Thoughts about #1.
I really do hate anthropomorphic comics aimed at adults. I really do think they’re twee nonsense for the sort of people who ironically like Adventure Time as if it was the Magic Roundabout of the 21st Century. I hate endless alien invasion stories that rip off H.G Wells and Nigel Kneale.
So why do I like Wild’s End? It’s twee. It’s got funny animals acting like humans, an alien invasion and even worse, it’s full of nostalgia porn for a English countryside that only existed for a short time a long, long time ago. Then why is it so bloody good?
One reason is the jet black sense of humour running though both issues so far, so for example when our characters come across a burning cottage inhabited by an anthropomorphic pig we get this exchange.
Then a short while later we have what seems to be the hero, deliver a speech about heroism and revenge.
If Abnett and Culbard had made these characters human then much of what’s going on would be cliched and frankly there wouldn’t be this association between what’s going on and our childhood memories of reading tales of twee characters in quaint English villages having lovely little adventures. It wouldn’t be so effective in the broad strokes it’s taking because even if we haven’t read such a children’s book in decades we know the fox character is a little bit rough round the edges, the rabbit is officious and the bulldog is heroic.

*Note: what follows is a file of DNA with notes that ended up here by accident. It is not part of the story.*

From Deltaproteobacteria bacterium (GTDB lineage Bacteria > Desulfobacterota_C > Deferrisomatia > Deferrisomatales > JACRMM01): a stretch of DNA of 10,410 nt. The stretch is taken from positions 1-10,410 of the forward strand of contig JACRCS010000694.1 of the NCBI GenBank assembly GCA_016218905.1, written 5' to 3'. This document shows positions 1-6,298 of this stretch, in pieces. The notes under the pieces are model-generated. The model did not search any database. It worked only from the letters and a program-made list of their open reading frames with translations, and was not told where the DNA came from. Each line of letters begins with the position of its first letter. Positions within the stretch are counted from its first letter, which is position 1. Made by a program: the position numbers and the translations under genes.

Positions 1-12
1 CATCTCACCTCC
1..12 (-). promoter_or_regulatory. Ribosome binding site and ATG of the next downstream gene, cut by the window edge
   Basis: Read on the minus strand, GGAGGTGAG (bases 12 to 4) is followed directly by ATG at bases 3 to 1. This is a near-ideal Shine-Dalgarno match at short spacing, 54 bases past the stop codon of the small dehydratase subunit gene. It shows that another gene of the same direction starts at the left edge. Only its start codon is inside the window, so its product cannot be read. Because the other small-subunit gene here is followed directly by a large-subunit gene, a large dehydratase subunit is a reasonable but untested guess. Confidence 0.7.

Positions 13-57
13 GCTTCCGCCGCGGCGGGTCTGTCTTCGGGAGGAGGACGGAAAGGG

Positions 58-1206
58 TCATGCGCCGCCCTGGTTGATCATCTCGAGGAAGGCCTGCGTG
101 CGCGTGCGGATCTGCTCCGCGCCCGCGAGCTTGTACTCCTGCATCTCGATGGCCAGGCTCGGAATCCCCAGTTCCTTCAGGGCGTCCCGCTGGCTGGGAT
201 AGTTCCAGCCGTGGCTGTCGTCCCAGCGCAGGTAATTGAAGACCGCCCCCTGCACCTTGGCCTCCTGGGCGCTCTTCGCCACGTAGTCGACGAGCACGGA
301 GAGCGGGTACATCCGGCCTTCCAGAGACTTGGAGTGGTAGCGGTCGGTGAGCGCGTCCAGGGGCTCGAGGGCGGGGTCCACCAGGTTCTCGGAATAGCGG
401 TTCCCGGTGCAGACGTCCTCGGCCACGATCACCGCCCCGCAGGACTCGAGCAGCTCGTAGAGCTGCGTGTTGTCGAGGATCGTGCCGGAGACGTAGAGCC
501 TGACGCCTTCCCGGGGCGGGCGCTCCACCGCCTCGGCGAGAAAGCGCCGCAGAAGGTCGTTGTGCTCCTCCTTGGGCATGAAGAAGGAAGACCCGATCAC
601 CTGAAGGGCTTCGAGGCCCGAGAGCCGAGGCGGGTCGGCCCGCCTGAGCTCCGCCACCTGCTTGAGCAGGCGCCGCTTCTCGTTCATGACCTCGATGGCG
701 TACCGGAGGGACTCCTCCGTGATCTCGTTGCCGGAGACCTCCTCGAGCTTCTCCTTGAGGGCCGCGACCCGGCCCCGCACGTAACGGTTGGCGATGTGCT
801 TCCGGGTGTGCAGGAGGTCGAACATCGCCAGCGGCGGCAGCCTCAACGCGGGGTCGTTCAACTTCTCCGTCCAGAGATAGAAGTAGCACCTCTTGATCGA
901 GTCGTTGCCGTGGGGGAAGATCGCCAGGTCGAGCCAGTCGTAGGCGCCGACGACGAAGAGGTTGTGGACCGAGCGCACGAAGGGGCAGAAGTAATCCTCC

This issue really is effective playing on perceptions and expectations of these sort of comics which makes the brutality which does happen even more shocking as Clive and his new friends try to get to the bottom of what exactly is going on in their sleepy little village. It’s a wonderful adventure story, but it’s also something best left unspoiled as much as possible because the writer Dan Abnett delights in shaking up the reader’s perceptions.
Wild’s End is a cracking comic and quite possibly one of the best things I’m reading at the moment. It’s a six-issue series and I’d highly recommend picking it up now rather than wait for a trade collection.